The central concern of “Third Camp” socialists is to promote working-class political independence from warring bourgeois camps.

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Democracy and the workers movement

This explanation by HW Benson of the relationship of the working class to democracy and the fight to widen, expand and defend democracy, appeared 50 years ago in the American socialist weekly Labour Action. It was a time in the USA when socialists and even liberals were under tremendous pressure from the anti-communist “McCarthyite” witch hunts. We too live in a time when democratic liberties are under attack. We must resist this attack, as Labour Action and The Militant, the two US Trotskyist papers of the time, did, alongside others.

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Joining The Dots of a Confused Picture

I found reading the latest edition of Solidarity a bit confusing, like one of those Dot to Dot puzzles, where the picture only emerges if you connect the dots in the right order.

On Page 2 there is an article about the strike at NHS, Logistics, on Page 3/4 a lengthy article on “Can the Labour Party be Reclaimed?”, on Page 5 an article on the Left at Labour’s Conference, and another on Unions (and actually CLP’s) voting down Blair at Conference, on Page 8 an article attacking Brown’s hypocrisy, on Page 12 an article on the Cuban Revolution, on Page 14 a strange article entitled “Democracy and the Workers Movement”, on Page 18 an article attacking Socialist Action for their failure to attack Livingstone’s privatisation proposals, and finally on the back page a call for support for John McDonnell. All of these constituted the dots, but instead of looking at them and seeing a clear picture what came across to me was confusion and in some cases contradiction.

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Marxism at Work: New technology - friend or foe?

Whether it is Avantix, smart-card ticketing systems such as Oyster, or Manual Electronic Logging in signal boxes, technology continues to develop and to affect our life at work.

Management often target new technology into ticketing, even while they leave safety and operational systems in the 19th century. So passengers have contactless, stored-value, plastic tickets, while we still secure points with blocks of wood and metal clips!

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What Should Be Marxists Attitude to Bourgeois Democracy?

This blog is to set out and clarify some of the arguments I have put forward in other debates linked to in this latest post:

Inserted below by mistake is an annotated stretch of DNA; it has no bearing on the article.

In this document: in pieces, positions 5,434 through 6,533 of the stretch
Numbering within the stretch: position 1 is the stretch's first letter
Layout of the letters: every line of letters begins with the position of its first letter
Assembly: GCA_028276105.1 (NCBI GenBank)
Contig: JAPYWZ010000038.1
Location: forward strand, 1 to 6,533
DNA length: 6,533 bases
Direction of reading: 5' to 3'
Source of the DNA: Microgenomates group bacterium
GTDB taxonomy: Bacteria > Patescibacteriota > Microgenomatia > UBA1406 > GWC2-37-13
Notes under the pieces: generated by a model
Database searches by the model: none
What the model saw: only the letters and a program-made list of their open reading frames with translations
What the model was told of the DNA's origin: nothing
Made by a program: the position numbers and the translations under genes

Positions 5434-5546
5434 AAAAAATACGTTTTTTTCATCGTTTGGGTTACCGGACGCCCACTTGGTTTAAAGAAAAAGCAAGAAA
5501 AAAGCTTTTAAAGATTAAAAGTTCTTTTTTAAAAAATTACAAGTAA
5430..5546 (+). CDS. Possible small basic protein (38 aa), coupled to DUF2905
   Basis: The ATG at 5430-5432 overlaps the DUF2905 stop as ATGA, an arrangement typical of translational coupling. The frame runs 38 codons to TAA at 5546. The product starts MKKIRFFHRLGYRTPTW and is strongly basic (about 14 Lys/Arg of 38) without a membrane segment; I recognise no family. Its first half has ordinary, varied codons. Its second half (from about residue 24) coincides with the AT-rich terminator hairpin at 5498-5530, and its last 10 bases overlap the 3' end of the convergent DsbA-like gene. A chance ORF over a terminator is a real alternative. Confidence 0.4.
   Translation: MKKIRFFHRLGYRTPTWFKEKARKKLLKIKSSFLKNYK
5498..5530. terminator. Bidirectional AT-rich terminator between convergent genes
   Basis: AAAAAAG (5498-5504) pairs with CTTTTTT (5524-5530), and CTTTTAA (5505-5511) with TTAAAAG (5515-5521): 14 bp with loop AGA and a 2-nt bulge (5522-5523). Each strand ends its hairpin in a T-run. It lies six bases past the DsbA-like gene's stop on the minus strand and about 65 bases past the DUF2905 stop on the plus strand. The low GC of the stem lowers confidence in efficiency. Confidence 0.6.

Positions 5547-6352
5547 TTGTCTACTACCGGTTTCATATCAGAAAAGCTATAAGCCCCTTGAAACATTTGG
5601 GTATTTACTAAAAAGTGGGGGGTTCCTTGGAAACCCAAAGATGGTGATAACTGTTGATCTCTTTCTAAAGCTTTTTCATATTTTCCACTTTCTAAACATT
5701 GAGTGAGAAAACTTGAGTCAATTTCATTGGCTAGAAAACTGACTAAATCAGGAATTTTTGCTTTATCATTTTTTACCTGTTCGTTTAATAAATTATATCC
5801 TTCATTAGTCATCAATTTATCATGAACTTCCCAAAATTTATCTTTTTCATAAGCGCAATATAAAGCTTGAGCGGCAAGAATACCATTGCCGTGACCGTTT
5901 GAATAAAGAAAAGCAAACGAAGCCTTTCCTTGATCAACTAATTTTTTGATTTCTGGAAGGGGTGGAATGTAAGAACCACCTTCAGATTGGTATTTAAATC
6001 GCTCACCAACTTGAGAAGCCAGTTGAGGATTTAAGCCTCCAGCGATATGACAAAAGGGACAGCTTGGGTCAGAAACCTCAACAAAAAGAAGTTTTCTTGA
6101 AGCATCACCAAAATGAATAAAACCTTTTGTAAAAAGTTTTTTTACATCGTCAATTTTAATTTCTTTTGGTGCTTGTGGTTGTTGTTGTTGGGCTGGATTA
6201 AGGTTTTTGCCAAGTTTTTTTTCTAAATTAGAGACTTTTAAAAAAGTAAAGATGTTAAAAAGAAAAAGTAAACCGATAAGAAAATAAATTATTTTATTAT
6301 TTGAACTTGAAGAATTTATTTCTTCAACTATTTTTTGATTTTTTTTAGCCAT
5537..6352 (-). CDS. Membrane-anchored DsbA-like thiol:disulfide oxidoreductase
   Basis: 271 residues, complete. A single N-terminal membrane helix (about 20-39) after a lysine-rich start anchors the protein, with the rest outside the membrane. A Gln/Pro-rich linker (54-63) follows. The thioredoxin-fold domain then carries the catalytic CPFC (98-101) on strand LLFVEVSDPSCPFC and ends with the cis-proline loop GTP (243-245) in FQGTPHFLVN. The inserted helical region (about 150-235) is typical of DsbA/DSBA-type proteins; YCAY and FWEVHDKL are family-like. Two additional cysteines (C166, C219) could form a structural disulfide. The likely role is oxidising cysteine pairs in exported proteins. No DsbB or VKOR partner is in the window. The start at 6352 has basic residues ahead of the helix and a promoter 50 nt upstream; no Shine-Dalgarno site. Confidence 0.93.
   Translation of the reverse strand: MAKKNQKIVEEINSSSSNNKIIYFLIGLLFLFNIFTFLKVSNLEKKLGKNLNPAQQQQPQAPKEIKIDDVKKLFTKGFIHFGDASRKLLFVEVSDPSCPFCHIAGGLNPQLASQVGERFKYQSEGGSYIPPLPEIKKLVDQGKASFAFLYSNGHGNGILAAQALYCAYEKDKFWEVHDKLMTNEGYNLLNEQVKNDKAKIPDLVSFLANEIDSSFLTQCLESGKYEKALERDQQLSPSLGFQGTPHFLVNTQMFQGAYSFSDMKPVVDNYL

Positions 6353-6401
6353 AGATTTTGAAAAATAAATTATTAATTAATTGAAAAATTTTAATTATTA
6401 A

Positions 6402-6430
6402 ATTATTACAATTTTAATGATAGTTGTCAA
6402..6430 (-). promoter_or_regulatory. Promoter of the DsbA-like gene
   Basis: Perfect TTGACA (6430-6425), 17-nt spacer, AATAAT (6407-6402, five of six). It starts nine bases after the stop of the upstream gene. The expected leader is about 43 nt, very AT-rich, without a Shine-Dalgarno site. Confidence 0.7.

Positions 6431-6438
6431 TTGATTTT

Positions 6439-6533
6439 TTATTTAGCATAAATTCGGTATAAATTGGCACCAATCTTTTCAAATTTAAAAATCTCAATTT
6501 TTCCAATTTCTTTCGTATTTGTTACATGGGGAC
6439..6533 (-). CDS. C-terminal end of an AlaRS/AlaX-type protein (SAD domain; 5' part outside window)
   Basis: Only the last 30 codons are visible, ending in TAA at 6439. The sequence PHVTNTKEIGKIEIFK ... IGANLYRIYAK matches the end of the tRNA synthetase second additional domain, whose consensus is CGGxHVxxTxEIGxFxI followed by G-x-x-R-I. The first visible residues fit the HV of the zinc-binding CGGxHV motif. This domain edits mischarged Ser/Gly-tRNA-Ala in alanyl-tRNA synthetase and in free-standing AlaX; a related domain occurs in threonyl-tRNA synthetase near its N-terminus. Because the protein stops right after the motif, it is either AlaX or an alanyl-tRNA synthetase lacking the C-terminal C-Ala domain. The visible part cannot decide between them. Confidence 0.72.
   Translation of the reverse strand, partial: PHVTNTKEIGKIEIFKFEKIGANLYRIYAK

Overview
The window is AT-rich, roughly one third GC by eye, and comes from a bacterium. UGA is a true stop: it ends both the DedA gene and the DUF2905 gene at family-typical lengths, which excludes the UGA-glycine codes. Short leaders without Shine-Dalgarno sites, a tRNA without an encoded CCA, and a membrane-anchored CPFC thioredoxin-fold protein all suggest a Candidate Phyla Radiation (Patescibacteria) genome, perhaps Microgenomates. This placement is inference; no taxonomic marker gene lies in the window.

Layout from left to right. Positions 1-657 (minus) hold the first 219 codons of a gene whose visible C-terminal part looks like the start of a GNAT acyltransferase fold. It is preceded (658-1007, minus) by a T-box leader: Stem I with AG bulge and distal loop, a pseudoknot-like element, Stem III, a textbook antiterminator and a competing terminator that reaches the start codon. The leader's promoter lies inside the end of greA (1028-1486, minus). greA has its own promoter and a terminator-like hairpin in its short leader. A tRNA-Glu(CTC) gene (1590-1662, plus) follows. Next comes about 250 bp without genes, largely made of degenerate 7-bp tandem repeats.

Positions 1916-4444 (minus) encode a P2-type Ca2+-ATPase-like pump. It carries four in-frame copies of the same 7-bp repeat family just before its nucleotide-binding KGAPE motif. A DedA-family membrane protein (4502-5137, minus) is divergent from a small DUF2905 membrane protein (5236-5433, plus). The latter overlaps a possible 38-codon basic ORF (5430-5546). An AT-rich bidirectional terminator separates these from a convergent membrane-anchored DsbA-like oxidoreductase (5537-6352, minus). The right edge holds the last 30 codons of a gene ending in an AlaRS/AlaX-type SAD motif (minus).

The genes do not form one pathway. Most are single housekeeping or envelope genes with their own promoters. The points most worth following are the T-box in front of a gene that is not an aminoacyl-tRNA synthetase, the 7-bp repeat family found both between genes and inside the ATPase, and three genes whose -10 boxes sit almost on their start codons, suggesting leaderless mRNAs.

Bourgeois democracy and where I also take up the argument again.

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Workers’ control and socialism

"Control lies in the hands of the workers ..."

By Paul Hampton

“Control lies in the hands of the workers. This means: ownership and right of disposition remain in the hands of the capitalists. Thus, the regime has a contradictory character, presenting a sort of economic interregnum…

“In a developed form, workers’ control thus implies a sort of economic dual power in the factory, the bank, commercial enterprise, and so forth.

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Marx and the “Marxist line” on war

Tom Unterrainer reviews Karl Marx’s Theory of Revolution, Volume V: War and Revolution by Hal Draper

This is the fifth volume of Hal Draper’s mammoth project to organise the political ideas developed by Marx and Engels on a coherent, closely argued and contextualised basis. It is something Marx managed for himself in his economic writing, but never with the diffuse array of journalism, essays and correspondence that constitutes his directly political writing.

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350 at Marxist conference

Over 350 people, mostly young, attended a conference - "Towards a cosmopolitan Marxism" - sponsored by Historical Materialism magazine in London on 4-6 November.

The conference had no institutional backing, and no special "big names" speaking. Yet workshops were crammed, with people sitting on the floor and standing round the walls.

The distinctive feature of the conference was that it brought a number of German and Italian Marxist writers - Wolfgang Fritz Haug, Domenico Losurdo, Fabio Frosini, Jan Rehmann, and others - to London.